The Artist's Way has been a great foundation for the work I'm doing with a brilliant English kinesiologist who lives in France. I knew her when she practiced over here in the UK and we have been working over the phone. I was in a really bad way back in September - a mixture of MM and fibromyalgia. She's teaching me a lot about energy and I find that I'm beginning to use some of the strategies subconsciously.

    I also follow a low sodium diet, limit my wheat intake - no sugar, that is such a trigger for me.

    Working with kinesiology I added the juice of 2 pomegranates daily to my diet - that even got me blogging;
    For me, there's a definite connection between the physical/mental/spiritual/creative and when I allow myself to create harmony between these aspects I know I am healing. I'm a fairly pragmatic person - I started to take Serc a few weeks ago because I need to see if it will help me get strong enough to drive over to see my acupuncturist. She is Chinese and has helped get the circulation going before. I'm aiming to replace the Serc with a homeopathic alternative (possibly vertigoheel). I also just read that chillies are another ancient remedy for balance disorders.

    I'm lucky. My husband and our children (we have 5) are right there with me. The school where I teach has been so supportive - we live opposite so some of my colleagues have come across and kept me company while whatever is going on runs it's course. I don't know when but I know I will be back in the classroom, hearing aid and all :D

    One thing I'm certain of is that 2 things are of paramount importance to me regaining my strength and my balance. One is listening to myself. I am shocked at how much I used to push myself past my limits. I really insulted myself. That's not going to happen again. The other is being conscious of my thinking. I am now very careful to turn negative thoughts around. When I "crashed" back in September I was housebound and saw no-one apart from my husband and the children - "it is amazing what you can achieve when you live too far from people to hear them tell you it won't work." I think that's connected to the philosophy of the Artist's Way too - connecting to the subconscious and filling the well. 8)

    Every day I mentally thank 4 people in my life and think of 5 things I'm grateful for.

  16. pardonme

    pardonme Guest

  17. tamarak

    tamarak New Member

    Wow Rosie! What a beautiful and inspirational post. Thank you.

    Now...on a bit of a different topic....yesterday my husband found two lumps on his body. Immediately, I phoned our allopathic gp. Today he has an appointment at 2:45pm. I thought it was interesting for you to know about on this alternative thread because when the stakes are high (cancer) I wanted the tests that allopathic medicine has really gotten good at. Once we get a diagnosis, then we'll mover to using alternative therapies (massage, acupuncture, herbs etc.) for helping him to keep up his strength--but we would go the conventional route to handle the cancer if it is there.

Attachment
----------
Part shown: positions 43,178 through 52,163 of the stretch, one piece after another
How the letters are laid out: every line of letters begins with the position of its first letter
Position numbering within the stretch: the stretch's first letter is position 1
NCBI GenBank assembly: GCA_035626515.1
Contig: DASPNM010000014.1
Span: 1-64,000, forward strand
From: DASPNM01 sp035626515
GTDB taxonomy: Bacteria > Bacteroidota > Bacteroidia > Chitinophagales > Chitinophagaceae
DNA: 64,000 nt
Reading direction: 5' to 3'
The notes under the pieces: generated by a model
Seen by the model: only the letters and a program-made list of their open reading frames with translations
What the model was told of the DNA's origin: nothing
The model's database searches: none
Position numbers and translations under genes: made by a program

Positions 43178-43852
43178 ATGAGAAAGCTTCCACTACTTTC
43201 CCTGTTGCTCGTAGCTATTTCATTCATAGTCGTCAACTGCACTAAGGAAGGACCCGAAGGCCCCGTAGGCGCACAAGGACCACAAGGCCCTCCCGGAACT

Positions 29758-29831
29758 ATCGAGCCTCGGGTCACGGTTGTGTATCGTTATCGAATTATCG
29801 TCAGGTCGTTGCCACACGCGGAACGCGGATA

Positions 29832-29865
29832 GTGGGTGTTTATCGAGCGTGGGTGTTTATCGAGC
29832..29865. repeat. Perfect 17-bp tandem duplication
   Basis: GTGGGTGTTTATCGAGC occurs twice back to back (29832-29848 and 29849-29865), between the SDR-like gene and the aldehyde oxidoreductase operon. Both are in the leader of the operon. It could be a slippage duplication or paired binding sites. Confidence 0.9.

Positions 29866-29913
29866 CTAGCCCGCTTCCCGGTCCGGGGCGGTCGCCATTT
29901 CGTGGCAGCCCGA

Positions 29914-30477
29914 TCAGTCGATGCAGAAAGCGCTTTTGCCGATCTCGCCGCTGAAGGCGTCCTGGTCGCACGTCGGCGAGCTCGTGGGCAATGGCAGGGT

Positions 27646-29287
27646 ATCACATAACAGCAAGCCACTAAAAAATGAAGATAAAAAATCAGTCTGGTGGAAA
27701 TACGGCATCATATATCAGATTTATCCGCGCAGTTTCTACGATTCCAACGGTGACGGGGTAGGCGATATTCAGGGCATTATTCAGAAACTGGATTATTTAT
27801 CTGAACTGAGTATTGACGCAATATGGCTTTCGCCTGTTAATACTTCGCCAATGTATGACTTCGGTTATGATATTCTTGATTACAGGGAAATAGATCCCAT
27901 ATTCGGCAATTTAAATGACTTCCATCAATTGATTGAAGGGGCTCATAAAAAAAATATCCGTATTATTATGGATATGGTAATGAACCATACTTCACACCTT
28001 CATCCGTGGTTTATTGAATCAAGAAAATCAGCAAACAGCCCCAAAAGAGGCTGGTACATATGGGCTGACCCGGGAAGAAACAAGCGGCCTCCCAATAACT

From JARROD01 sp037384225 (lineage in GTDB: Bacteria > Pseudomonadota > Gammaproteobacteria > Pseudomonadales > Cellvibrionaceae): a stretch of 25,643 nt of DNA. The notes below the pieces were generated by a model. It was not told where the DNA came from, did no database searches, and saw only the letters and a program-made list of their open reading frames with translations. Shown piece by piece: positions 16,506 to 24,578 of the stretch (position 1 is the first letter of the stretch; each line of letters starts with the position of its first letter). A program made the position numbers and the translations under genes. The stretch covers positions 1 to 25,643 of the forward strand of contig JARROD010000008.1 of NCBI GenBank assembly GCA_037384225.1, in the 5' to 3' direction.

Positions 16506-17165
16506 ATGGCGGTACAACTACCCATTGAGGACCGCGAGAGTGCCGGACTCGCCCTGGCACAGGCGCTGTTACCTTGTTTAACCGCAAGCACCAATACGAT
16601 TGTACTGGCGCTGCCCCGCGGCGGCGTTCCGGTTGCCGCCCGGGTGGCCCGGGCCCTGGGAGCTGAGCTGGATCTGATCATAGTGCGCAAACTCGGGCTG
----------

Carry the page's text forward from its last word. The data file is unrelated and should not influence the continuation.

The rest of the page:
I thought that you should know that I don't believe in using alternative methods exclusively as you can waste valuable time.

    Nothing like a good cancer scare to help you appreciate the beauty and fragility of life and to apprciate the ones you love!

    Thanks for being there and for listening. I haven't told anyone in my family my fears.

  18. cdedie

    cdedie Designed by DizzyNBlue

    Tamara how did things go with the allopathic gp the other day? How is your Hubby? Sending postive thoughts your way.
  19. tamarak

    tamarak New Member

    Thanks Cdedie...yesterday it wasn't our real doctor (and it was a real sacrifice to send him away for that long during the lunch rush!) and he just dismissed it as nothing. Which is sort of good news, but I don't really trust it "just keep an eye on it and if anything changes make another appointment" sounds like a waffle answer to me and a good way to let whatever run amock while we waste valuable time. It was also my doctor's trainee who told me that my menieres symptoms were just a cold in my ear which could last a few months...

    So, I might send him for a second opinion. And if that says the same thing--then we're off to the Traditional Chinese Medicine Herbalist.

    I do find the whiole system incredibly frustrating.

  20. burd

    burd New Member

    One should always consider their options when faced with cancer. The conventional medical system won't give you options they only promote surgery, radiation, and chemotherapy. Chemotherapy kills so many people but they won't tell you that. It's very dangerous. There are healthy and effective alternative options.
    Research, research, research, and talk to people that have been down the alternative road.

    Food for thought here too:
    It's not quackery or a money-making scheme, just an education on how to make healthy choices in what we eat that boosts our immune systems to do a healthy battle and avoiding foods that works against us. Very much worth anyone's consideration when faced with cancer.
    Amazing story of this doctor's personal experience, and the help and hope she's giving others.